But then how do you get rid of the excess floating-gate electrons in order to blank an EPROM? The original method proposed to erase ceramic-encased EPROMs was to use X-rays in a 600° C oven, but cooler heads prevailed and chipmakers instead installed a relatively expensive crystal window that’s UV permeable, allowing longer wavelengths of carcinogenic light to coax the electrons back into the substrate. Apparently, in the 1970’s hard-UV lamps were commonly used for their germicidal effects in barbershops and the like, so having a UV-erasable EPROM was convenient. My own attempts to clear UV EPROMs have been anything but.

How Not To Clear an EPROM

I ordered a ten-pack of used (!) 27C160 UV EPROMs online and was a bit surprised when only three of the ten arrived with the memory cleared. Unless I could figure out how to blank a UV EPROM, I would only have three chances to flash my synth’s EPROM. And since I had a ROM dump with 16-bit words of unknown endianness, there was a 50% chance that I’d need to try twice. This left me with only one EPROM to use in developing an EPROM programmer. So I decided to see if I could erase them to provide myself with a safety net.

I have read, in these very pages, tales of success erasing UV EPROMs with a UV LED and by harnessing the power of the sun. My EPROM’s datasheet specifies “wavelengths shorter than 400 nm” and recommends “30 to 40 minutes using an UV lamp with 12 mW / cm2 power rating.” It also suggests that approximately one week of exposure to direct sunlight would suffice. So these Hackaday stories sound plausible on the surface.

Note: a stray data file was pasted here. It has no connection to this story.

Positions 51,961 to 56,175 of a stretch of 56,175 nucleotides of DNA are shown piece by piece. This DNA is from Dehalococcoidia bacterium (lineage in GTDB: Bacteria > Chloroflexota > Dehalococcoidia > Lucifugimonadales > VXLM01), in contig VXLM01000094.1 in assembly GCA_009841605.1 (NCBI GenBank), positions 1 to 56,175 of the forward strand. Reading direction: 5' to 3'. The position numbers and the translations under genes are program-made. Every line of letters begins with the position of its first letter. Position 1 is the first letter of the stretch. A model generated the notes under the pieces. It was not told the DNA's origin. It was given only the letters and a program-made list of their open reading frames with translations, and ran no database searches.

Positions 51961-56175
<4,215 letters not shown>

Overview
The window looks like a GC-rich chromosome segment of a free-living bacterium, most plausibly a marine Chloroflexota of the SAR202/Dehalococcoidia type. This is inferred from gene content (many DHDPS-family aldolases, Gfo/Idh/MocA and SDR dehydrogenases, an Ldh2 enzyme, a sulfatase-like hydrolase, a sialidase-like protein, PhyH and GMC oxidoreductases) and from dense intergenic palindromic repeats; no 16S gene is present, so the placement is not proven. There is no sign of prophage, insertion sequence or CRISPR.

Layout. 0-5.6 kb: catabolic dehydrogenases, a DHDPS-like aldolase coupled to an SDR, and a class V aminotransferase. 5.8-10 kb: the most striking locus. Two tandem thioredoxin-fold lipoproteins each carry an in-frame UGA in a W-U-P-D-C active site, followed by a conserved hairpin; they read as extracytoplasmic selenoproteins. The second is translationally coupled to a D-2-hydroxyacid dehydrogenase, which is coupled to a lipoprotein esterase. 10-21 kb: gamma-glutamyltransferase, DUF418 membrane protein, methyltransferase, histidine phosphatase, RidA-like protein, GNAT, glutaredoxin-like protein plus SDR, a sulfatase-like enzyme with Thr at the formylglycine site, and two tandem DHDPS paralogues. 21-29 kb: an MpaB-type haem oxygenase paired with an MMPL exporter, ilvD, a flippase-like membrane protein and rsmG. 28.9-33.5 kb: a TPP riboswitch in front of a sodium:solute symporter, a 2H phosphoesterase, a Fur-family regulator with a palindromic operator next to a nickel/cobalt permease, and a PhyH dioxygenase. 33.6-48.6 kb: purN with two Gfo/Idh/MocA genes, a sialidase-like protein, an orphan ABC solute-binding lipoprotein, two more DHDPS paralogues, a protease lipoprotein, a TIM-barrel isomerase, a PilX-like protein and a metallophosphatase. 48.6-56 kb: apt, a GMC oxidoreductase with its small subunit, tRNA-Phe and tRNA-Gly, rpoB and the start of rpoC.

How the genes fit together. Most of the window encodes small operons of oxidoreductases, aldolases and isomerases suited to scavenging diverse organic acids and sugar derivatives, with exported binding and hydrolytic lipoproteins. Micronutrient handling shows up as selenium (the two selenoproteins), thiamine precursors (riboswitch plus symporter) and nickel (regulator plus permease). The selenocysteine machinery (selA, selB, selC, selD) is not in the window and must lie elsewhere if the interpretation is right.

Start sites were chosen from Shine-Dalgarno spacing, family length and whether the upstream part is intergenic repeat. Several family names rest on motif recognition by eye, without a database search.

Maybe November sunlight in southern Germany doesn’t pack the same UV punch of full summer in southern California or wherever the datasheet was written, but the two chips that I left out on our balcony displayed exactly the same data after a week of exposure as they did beforehand. Not a single bit flipped, and there were four fully sunny days. Maybe it was the cold? I asked around Hackaday HQ, and Jenny said she’d tried once and it took three weeks or more over an English summer. This was clearly not the quick way to go.